have been shoeing the feet of horses for centuries. In the early days of
American history, virtually every town and community had at least one farrier.
Many larger farms and ranches even had their very own farrier on the
One would think it would be a lost art in today's high-tech world, but it isn't.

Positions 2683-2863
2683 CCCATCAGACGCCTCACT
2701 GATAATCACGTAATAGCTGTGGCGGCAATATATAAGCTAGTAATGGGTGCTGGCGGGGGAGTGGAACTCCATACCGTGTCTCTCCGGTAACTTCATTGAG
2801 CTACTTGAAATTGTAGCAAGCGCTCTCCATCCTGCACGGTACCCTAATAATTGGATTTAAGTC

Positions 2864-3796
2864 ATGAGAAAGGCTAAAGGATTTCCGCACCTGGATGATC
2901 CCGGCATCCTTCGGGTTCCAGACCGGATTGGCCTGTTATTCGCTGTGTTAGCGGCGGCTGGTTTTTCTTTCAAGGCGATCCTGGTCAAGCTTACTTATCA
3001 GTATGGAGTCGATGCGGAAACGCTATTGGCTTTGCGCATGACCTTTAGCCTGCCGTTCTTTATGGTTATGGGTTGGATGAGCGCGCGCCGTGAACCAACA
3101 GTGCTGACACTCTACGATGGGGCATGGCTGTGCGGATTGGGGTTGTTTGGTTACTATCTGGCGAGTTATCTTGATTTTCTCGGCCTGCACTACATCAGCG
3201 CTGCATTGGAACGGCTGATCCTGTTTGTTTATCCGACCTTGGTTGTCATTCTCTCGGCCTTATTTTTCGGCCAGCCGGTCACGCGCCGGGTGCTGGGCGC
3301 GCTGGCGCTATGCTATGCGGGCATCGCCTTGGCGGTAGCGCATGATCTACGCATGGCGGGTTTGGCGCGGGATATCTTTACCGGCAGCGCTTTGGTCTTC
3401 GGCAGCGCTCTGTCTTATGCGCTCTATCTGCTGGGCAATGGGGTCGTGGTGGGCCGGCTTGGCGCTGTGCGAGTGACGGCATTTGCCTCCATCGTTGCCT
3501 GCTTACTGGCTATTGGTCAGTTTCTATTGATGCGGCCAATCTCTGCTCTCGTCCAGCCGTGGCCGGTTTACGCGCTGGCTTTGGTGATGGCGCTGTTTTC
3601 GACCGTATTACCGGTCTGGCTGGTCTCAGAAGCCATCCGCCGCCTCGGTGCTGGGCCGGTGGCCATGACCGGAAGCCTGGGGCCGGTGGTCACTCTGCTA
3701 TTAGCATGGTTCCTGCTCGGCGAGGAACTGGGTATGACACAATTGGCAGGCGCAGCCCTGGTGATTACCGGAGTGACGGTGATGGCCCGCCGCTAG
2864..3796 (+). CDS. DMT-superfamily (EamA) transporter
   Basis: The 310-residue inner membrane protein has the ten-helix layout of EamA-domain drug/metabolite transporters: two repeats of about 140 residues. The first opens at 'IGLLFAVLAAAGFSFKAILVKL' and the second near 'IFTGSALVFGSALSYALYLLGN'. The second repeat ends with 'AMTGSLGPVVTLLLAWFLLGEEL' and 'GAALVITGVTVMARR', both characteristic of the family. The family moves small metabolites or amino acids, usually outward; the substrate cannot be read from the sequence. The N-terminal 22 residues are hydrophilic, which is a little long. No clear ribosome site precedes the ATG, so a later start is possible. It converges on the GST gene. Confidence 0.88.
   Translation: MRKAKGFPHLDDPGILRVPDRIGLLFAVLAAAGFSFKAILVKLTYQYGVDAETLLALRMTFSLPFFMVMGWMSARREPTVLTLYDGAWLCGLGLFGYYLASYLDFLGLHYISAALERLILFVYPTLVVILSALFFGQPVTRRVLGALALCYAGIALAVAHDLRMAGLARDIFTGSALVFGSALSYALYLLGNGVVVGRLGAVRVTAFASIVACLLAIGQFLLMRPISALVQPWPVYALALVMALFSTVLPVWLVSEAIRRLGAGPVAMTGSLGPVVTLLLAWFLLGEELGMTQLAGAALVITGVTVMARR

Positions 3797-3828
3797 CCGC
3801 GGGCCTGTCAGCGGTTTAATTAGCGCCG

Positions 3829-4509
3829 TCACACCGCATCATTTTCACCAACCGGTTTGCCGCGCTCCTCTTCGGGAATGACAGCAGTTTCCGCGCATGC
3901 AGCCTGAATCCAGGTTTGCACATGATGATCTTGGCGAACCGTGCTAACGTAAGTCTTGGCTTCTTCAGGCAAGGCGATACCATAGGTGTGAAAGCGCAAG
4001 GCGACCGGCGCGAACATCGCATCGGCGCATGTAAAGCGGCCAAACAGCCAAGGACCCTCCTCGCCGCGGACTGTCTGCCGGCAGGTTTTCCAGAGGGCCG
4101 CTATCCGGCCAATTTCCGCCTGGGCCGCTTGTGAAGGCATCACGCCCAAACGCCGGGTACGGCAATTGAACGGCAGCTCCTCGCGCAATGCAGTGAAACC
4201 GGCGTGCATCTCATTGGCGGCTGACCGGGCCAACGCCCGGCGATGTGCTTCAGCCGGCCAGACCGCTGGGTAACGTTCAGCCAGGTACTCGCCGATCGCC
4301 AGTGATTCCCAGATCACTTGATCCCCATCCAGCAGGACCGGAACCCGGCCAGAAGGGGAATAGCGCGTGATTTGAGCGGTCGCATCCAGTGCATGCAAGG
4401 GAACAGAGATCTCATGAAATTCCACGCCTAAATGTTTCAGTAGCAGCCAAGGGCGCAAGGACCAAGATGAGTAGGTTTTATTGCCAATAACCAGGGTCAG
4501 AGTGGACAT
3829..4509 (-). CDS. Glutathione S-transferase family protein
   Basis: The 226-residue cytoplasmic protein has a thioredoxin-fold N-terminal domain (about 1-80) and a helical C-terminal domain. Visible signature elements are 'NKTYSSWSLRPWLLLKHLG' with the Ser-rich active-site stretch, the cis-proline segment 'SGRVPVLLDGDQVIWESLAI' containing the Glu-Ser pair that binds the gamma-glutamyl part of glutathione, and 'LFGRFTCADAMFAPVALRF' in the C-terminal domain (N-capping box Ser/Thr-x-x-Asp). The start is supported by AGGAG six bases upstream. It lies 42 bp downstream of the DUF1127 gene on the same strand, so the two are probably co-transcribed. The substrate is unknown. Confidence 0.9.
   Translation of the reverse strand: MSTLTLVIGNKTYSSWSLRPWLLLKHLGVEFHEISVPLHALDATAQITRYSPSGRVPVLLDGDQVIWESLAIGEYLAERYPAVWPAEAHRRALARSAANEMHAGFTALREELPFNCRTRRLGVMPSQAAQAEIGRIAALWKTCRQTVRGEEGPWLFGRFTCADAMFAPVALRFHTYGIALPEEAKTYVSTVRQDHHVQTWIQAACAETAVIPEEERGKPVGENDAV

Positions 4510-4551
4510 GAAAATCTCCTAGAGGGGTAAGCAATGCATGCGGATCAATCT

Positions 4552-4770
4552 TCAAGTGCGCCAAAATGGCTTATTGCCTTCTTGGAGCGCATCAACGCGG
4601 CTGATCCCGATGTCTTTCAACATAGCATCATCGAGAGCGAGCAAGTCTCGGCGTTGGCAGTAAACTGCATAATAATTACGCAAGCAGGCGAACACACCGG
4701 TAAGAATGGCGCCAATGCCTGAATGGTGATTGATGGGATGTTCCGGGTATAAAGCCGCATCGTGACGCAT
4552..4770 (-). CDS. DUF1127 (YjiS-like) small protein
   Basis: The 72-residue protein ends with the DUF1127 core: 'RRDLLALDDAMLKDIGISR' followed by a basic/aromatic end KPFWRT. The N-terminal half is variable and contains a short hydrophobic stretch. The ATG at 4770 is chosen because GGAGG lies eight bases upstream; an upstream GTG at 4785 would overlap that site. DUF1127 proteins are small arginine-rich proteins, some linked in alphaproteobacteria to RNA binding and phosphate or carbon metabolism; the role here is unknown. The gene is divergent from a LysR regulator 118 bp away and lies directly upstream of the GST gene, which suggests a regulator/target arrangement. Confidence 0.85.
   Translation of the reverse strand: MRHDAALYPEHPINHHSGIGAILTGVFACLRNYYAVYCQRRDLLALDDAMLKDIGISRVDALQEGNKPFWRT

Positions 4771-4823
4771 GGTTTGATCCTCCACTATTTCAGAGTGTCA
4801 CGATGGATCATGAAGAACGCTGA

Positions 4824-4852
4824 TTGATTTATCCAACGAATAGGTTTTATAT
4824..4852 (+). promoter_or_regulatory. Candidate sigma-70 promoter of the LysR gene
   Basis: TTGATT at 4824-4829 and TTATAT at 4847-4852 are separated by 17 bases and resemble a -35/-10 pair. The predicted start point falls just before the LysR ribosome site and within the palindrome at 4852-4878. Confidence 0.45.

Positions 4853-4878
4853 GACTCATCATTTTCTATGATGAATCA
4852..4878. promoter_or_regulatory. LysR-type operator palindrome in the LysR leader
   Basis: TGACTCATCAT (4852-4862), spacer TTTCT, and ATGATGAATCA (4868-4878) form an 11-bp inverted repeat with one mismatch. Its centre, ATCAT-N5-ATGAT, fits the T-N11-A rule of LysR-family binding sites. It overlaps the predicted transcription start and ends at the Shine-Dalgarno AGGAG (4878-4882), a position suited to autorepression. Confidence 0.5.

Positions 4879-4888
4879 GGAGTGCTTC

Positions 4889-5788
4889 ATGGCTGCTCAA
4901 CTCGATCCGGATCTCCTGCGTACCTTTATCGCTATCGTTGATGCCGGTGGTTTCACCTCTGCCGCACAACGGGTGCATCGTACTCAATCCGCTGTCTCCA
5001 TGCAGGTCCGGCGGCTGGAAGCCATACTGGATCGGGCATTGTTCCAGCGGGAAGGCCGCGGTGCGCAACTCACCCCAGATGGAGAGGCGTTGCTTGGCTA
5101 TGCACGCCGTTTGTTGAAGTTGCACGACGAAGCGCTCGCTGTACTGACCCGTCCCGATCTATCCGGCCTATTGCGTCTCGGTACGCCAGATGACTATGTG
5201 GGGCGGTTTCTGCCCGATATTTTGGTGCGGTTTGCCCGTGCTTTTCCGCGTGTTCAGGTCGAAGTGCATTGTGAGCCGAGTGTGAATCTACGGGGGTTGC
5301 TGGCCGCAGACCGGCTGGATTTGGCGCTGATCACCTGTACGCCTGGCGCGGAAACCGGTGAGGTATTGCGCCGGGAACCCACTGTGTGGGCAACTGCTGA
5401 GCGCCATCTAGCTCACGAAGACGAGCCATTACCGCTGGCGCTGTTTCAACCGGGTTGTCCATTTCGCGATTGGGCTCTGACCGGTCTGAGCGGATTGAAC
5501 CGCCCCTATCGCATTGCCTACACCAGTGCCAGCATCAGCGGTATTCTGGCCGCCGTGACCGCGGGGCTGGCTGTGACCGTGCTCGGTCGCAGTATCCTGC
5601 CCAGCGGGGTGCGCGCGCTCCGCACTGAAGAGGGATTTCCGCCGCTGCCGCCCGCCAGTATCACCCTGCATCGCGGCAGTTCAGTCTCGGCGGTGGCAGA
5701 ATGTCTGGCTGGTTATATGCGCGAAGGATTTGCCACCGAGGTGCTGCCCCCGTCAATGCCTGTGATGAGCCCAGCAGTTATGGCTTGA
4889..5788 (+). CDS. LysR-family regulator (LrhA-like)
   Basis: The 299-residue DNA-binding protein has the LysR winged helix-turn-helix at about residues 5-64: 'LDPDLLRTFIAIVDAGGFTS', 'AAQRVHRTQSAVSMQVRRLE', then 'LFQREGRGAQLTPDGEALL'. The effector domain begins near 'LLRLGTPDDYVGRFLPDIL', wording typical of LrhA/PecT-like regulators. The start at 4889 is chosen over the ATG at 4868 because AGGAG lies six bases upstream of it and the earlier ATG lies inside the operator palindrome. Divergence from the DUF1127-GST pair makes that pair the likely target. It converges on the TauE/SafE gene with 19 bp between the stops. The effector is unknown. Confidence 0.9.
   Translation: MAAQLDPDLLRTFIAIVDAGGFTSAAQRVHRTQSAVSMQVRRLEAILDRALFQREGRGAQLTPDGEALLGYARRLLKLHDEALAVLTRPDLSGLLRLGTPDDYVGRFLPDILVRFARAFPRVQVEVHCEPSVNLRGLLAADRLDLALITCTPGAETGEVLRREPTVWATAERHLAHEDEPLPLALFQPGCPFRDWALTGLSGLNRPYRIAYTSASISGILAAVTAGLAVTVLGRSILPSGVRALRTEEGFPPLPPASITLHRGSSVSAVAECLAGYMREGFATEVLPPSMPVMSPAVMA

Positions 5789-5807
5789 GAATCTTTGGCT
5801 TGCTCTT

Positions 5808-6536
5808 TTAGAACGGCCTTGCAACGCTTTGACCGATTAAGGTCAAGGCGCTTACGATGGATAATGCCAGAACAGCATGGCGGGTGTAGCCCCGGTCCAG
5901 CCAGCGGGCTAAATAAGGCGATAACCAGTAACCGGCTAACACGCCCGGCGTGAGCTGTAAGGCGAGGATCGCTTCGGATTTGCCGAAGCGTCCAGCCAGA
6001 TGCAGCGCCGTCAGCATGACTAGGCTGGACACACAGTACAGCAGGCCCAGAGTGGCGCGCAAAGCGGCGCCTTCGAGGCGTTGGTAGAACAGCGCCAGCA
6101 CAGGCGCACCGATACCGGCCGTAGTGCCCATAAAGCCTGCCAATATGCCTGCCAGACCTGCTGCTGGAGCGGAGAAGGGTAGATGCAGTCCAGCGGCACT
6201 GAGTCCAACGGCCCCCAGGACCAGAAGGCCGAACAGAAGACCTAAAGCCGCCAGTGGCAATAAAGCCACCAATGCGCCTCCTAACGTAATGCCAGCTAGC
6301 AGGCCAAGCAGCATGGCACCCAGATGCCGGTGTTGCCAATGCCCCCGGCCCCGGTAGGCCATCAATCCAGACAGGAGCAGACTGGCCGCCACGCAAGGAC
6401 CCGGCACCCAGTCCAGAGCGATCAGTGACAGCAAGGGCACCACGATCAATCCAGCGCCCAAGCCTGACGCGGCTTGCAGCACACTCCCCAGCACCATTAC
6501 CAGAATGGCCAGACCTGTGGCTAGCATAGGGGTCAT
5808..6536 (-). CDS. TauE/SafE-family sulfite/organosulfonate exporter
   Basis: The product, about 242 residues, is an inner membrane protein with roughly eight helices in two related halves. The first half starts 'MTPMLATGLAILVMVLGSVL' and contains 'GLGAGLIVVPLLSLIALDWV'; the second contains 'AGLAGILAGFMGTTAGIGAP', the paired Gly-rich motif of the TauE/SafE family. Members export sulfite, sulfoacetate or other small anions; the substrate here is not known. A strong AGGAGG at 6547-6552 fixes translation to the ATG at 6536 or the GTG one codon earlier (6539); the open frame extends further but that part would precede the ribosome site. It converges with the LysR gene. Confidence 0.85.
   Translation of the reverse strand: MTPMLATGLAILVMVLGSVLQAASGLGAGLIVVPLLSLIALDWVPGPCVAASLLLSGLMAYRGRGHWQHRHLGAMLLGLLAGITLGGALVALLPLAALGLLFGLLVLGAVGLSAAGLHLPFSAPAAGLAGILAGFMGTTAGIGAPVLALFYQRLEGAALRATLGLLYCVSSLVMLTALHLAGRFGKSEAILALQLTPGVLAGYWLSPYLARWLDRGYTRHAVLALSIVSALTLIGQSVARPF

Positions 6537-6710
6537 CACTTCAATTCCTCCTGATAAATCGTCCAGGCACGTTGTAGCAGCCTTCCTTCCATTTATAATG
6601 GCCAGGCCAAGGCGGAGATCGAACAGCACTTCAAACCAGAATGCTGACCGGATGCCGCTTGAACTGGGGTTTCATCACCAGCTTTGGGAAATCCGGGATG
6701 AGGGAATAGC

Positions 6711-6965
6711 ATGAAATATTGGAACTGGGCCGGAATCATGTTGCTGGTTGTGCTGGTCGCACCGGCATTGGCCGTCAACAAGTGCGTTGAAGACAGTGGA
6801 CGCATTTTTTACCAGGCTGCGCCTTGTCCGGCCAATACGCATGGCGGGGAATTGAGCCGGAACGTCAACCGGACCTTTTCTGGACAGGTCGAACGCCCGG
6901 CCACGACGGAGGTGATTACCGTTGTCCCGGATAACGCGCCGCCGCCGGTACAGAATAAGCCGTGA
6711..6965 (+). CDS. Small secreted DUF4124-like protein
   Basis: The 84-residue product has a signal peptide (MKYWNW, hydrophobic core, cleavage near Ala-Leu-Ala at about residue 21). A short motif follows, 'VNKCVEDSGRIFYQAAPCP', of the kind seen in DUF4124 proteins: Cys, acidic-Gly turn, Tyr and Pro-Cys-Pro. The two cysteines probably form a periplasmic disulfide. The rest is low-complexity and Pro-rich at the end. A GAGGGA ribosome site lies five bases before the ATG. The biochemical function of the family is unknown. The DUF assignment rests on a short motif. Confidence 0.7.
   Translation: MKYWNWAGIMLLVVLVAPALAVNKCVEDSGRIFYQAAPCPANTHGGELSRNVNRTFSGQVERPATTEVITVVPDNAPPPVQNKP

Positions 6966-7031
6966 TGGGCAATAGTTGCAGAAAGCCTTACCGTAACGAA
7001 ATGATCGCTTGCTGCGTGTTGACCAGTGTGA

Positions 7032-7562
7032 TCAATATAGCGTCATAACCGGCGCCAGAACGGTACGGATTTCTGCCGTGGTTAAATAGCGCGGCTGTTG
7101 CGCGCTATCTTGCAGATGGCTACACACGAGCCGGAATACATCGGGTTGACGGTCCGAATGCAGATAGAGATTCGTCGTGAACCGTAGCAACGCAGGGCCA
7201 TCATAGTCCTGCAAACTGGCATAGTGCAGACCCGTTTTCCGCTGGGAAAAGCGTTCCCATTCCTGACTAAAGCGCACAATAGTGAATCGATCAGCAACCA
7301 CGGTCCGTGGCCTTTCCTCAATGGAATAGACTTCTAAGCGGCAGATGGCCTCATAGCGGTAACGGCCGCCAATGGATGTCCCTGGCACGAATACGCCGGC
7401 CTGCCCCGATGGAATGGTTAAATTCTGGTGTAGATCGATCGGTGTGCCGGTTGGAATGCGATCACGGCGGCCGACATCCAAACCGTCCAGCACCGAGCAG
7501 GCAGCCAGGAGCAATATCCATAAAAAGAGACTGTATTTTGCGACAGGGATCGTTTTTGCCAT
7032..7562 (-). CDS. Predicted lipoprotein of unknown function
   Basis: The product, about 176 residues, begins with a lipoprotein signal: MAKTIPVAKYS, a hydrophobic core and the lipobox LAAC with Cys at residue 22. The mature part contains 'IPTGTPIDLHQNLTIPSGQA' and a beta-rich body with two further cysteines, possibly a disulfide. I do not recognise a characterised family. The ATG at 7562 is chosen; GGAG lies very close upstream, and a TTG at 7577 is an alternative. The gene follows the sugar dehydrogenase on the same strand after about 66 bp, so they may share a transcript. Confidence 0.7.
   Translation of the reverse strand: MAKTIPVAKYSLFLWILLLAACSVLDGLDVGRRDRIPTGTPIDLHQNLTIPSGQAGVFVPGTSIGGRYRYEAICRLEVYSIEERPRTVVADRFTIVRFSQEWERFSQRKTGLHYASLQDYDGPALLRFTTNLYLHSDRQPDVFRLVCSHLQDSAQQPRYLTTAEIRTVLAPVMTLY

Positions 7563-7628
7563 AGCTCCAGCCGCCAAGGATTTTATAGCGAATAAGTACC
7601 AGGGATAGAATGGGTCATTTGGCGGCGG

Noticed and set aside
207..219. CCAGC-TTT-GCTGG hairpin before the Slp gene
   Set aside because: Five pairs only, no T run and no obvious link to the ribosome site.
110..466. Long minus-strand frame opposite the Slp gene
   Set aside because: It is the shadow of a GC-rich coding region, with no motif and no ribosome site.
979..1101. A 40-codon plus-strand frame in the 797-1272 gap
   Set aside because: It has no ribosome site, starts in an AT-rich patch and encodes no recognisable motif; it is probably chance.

The popularity of horses as pets and "recreational vehicles" has given
the farrier a new lease on life. In most rural areas of the country one can
easily find one when your horse needs a set of shoes or a hoof trim.
And while the traditional steel horseshoes are still used extensively, new
polymer materials and adhesives have revolutionized the tools of the trade.
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